Additional images, of vast agricultural fields unfurling like a quilt beneath the viewer, provide a stark reminder of the consequences of industry and consumption on a global scale. In contrast to the barren mining sites, one can imagine these fields brimming with life, yet they are parched, telling a story of human dominion and the alteration of the natural world.
The images in Mother Wound were taken from a helicopter, 1400 feet up, the bird’s-eye view. This perspective reveals a Southwest rarely seen by those traveling highways to the next city or national park. Originally, Daniels’ images accompanied news stories that examined the impact of industry and a changing climate on these remote communities.The aerial viewpoint, once executed by artists to command a godlike view in mapping and strategy, was revolutionized by photography, lending immediacy and the veneer of truth to the artist’s imagination. It is the vantage from which we view disasters of all kinds, from earthquakes and tsunamis to bombed-out cities. We have a romantic notion that in the deserts of the Southwest lands and peoples remained relatively untouched by the modern world, but Daniels’ lens puts the lie to this notion.
Along Salt Lake City’s Broadway, where Mother Wound has been on exhibit since the beginning of the month (an indoor exhibition of the images opens at Essential Photo Supply on Friday, Nov. 17), though each image is accompanied by a short description of where it was taken, they are stripped of the larger context of the articles which they originally illustrated. As such, the temptation is to appreciate the photographs for their aesthetic qualities, which are not few. And this is a paradox which threatens to undermine much art meant as political activism, especially photography. As documentary illustrations, Daniels’ images are extremely effective. As art, they are almost too good to look at for their own good. For instance, the fracking waste water pools near the White River in the Uinta Basin are a danger and a harm to the communities who live near them; but in Daniels’ image they are also a visually intriguing design, with multiple precedents in abstract art. We could speak of the image as … pleasurable, which runs counter to its activist aims.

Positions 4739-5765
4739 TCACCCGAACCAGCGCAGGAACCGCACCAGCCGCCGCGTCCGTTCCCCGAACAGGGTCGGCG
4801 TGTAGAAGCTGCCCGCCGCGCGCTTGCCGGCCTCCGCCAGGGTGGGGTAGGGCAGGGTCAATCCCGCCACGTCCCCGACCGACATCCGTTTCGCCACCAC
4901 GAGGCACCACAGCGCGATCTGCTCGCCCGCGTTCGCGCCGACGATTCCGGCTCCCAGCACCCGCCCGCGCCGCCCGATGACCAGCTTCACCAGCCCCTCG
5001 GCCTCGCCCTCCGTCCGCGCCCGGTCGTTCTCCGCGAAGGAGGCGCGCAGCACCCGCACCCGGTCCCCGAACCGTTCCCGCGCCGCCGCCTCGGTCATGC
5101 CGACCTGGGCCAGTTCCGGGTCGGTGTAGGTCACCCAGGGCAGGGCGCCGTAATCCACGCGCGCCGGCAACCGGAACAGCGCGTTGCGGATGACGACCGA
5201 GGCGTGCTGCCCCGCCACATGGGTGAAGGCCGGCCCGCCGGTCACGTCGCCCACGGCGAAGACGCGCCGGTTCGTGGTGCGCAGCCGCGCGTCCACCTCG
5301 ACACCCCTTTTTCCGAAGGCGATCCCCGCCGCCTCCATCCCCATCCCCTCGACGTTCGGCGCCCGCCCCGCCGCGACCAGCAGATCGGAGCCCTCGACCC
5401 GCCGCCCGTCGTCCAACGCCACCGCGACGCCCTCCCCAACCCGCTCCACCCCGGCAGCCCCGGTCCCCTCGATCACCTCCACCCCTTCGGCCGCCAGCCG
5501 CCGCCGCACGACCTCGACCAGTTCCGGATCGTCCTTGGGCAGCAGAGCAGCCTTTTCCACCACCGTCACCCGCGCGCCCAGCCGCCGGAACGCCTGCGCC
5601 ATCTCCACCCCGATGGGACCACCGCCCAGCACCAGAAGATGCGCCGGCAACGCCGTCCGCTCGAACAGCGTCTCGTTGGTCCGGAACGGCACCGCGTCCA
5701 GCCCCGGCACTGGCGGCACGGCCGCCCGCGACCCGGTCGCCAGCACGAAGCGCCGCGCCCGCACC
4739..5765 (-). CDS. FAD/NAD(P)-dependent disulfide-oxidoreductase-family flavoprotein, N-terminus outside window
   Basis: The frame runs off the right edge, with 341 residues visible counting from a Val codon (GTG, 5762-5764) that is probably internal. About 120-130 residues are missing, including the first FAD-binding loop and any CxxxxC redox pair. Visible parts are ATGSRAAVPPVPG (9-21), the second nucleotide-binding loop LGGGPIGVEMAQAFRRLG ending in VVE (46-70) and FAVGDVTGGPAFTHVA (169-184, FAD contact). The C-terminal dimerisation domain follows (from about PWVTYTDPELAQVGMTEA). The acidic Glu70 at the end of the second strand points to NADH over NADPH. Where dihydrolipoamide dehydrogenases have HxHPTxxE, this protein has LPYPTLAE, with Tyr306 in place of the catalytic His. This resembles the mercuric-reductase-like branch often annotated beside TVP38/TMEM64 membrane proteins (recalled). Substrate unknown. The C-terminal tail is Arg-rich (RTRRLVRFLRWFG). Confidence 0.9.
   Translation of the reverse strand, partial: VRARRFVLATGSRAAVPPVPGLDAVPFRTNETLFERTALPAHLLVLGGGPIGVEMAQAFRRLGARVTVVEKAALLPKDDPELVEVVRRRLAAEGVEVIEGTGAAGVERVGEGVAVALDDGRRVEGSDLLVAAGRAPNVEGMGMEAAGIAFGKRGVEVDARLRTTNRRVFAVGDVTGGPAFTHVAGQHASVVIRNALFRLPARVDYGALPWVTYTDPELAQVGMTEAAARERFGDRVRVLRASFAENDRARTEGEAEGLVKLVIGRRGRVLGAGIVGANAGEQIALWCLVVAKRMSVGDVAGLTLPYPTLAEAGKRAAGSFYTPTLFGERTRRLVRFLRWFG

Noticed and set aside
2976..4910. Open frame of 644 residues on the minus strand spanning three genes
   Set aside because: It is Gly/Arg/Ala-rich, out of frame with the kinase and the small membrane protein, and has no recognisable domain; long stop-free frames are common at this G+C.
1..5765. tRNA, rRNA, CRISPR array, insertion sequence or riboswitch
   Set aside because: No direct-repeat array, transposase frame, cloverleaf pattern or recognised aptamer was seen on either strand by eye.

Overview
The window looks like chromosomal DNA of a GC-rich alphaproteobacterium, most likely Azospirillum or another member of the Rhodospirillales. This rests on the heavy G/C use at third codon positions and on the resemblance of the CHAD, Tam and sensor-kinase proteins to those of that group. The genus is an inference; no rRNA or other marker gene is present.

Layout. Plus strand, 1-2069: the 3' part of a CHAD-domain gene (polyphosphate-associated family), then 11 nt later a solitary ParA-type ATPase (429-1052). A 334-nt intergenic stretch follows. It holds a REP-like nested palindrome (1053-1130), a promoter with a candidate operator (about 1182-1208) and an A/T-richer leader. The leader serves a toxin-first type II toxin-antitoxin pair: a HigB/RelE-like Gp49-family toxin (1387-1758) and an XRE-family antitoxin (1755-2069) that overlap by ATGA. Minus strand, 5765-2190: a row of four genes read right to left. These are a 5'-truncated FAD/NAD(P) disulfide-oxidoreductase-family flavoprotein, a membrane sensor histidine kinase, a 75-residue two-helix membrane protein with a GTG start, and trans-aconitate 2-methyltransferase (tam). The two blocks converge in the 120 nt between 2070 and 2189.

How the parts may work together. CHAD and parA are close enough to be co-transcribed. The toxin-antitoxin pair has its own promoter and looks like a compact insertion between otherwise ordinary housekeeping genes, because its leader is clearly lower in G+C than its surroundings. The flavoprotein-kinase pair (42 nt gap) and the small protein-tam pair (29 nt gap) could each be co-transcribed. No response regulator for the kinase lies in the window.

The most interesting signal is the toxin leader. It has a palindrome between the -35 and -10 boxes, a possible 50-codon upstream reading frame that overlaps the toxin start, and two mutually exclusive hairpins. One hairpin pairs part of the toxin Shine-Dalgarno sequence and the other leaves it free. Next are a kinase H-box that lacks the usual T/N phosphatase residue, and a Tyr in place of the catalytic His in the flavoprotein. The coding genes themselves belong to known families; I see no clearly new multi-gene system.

Russel Albert Daniels’ Mother Wound challenges us to confront the harsh realities beneath its visual allure. As one strolls along Salt Lake City’s Broadway, the captivating aerial photographs beckon with their stark beauty, yet they carry a profound message of environmental and cultural disruption. The scars etched into the landscapes, from the exploited copper mines to the contaminated uranium sites, are not just physical alterations but also symbolic of the ongoing struggles of Indigenous communities.
Celebration of the Hand: Mother Wound, Temporary Museum of Permanent Change, Salt Lake City, through Dec. 31.
Russel Albert Daniels: Mother Wound, Essential Photo Supply, Salt Lake City, Nov. 17 – Dec. 31. Reception: Friday, Nov. 17 from 6-9pm.
All images courtesy of the author.
The founder of Artists of Utah and editor of its online magazine, 15 Bytes, Shawn Rossiter has undergraduate degrees in English, French and Italian Literature and studied Comparative Literature in graduate school before pursuing a career in art.